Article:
WEST of the Rocky Mountains, inclosed by regions which drain to the Pacific, is the extensive area which bears the name of the Great Basin, for from it there is no outflow. This basin in form is rudely triangular, the most acute angle pointing southward, and its greatest length is about 880 miles. At the broader end the general elevation of the wide valleys or plains, which intervene between a series of parallel ridges, is about 5000 feet above the sea; at the narrower end the ground descends gradually till it is about on, or even below, the sea-level. Streams empty themselves into inland lakes in different parts of the Basin, the most important of these being familiar to everyone as the Great Salt Lake of Utah. This, however, is only the shrunken representative of a grander predecessor, a mere brine-pan compared with its fresh and far-spread waters. To a height of about 1000 feet above the present surface, the evidence of lacustrine wave-work and lacustrine sedimentation can still be traced, and to the lake thus indicated the American geologists have given the name of Lake Bonneville. This, in general outline, was rudely pear-shaped, but its shore-line was very irregular, a succession of jutting headlands and deep bays; its surface also was broken with islands. Its area measured about 19,750 miles, not much less than that of Lake Huron. This is now a region of arid deserts, spotted here and there with a salt marsh or a lagoon, and diversified by the Great Salt Lake and two others of smaller size. The greatest depth was originally 1050 feet, for the Great Salt Lake does not exceed 50 feet in any part. Then the waters of Lake Bonneville found an outlet at the northern end, not far away from the mouth of the Bear River, which is now the principal affluent of the Salt Lake. The rainfall then in the northern part of the Great Basin must have been much heavier than it is now; as it diminished, Lake Bonneville contracted in size and increased in saltness. The annual rainfall in this district is now only about 7 inches, while over the region between the Appalachians and the Mississippi it is 43 inches. In the latter the average moisture in the air is about 69 per cent. of saturation, in the former it is only 45; while the evaporation from the surface of Lake Michigan is only 22 inches per annum, for the Great Salt Lake it amounts to 80 inches. The level of the water in the latter is subject to oscillations, dependent partly on variations in the rainfall, partly on the results of extended cultivation, and appears likely in the future to fall somewhat below its present height.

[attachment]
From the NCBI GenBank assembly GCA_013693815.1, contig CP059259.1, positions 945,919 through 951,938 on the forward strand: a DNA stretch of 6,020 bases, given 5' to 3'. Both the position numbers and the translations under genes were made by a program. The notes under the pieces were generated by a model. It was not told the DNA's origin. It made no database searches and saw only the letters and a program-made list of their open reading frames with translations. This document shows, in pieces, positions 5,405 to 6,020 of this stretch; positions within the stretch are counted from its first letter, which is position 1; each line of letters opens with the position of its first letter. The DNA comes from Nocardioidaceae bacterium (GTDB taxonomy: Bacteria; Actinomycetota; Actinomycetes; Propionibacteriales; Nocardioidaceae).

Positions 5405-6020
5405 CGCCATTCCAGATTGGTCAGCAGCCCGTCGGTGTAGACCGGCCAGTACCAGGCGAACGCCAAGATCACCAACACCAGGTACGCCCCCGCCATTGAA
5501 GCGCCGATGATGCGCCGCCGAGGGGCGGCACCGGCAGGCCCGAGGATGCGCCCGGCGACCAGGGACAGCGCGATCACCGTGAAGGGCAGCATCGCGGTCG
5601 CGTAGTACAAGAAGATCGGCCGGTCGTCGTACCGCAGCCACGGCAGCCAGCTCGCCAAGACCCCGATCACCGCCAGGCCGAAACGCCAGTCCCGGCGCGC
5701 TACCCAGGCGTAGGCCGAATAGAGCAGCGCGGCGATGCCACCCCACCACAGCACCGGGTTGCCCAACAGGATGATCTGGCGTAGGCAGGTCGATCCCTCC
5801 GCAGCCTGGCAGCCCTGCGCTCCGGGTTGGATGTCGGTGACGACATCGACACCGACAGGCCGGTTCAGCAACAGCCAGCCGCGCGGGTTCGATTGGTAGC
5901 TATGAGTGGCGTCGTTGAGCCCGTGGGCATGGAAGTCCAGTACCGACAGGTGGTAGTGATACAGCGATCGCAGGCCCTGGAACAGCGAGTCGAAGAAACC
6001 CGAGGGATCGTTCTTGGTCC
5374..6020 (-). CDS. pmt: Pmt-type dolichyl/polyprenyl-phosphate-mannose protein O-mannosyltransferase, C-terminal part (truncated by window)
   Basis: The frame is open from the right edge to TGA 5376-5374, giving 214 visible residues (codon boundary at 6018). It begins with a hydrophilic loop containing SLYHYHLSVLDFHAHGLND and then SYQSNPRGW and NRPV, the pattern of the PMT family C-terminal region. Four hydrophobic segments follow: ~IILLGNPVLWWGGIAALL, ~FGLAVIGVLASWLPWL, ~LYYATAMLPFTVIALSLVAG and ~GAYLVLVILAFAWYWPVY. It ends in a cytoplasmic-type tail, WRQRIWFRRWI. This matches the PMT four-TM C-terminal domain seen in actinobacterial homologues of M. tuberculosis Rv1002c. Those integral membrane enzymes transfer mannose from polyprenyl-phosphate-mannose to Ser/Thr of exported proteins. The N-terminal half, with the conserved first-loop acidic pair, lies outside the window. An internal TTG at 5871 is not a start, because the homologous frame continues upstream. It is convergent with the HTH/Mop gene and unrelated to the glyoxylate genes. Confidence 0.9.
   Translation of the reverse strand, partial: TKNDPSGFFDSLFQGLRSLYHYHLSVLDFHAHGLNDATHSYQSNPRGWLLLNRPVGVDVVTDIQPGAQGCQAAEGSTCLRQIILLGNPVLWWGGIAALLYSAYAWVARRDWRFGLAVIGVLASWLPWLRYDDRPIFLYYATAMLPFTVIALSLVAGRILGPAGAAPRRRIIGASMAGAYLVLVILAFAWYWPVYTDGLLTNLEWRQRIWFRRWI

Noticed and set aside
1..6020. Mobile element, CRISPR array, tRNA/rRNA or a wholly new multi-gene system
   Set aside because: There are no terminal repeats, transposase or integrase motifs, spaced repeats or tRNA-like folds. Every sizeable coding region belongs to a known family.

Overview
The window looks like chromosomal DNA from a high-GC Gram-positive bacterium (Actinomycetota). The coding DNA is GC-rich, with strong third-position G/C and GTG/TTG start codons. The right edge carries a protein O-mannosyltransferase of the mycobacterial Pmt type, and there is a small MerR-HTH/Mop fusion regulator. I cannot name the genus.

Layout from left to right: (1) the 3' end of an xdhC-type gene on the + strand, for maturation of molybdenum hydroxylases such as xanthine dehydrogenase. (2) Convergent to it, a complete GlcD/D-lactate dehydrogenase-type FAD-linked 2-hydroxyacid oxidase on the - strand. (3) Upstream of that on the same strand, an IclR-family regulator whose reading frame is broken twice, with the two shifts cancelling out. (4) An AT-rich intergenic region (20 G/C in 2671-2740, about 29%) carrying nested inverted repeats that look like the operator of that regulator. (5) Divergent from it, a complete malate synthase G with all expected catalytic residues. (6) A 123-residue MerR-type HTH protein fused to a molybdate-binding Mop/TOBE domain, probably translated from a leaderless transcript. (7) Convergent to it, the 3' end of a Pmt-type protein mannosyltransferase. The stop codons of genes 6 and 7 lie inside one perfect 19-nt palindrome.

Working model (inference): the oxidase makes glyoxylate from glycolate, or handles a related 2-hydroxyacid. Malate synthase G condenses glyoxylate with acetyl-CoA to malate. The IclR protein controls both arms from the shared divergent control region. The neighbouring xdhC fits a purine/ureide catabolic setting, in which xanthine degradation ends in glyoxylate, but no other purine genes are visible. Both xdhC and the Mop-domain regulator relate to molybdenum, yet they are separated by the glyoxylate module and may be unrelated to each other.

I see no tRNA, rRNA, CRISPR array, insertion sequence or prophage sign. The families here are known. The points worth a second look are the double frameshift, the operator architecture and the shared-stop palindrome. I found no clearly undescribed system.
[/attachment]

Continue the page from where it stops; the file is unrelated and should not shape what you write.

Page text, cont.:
By Grove Karl Gilbert. “Monographs of the United States Geological Survey,” Vol. I. (Washington, 1890.)
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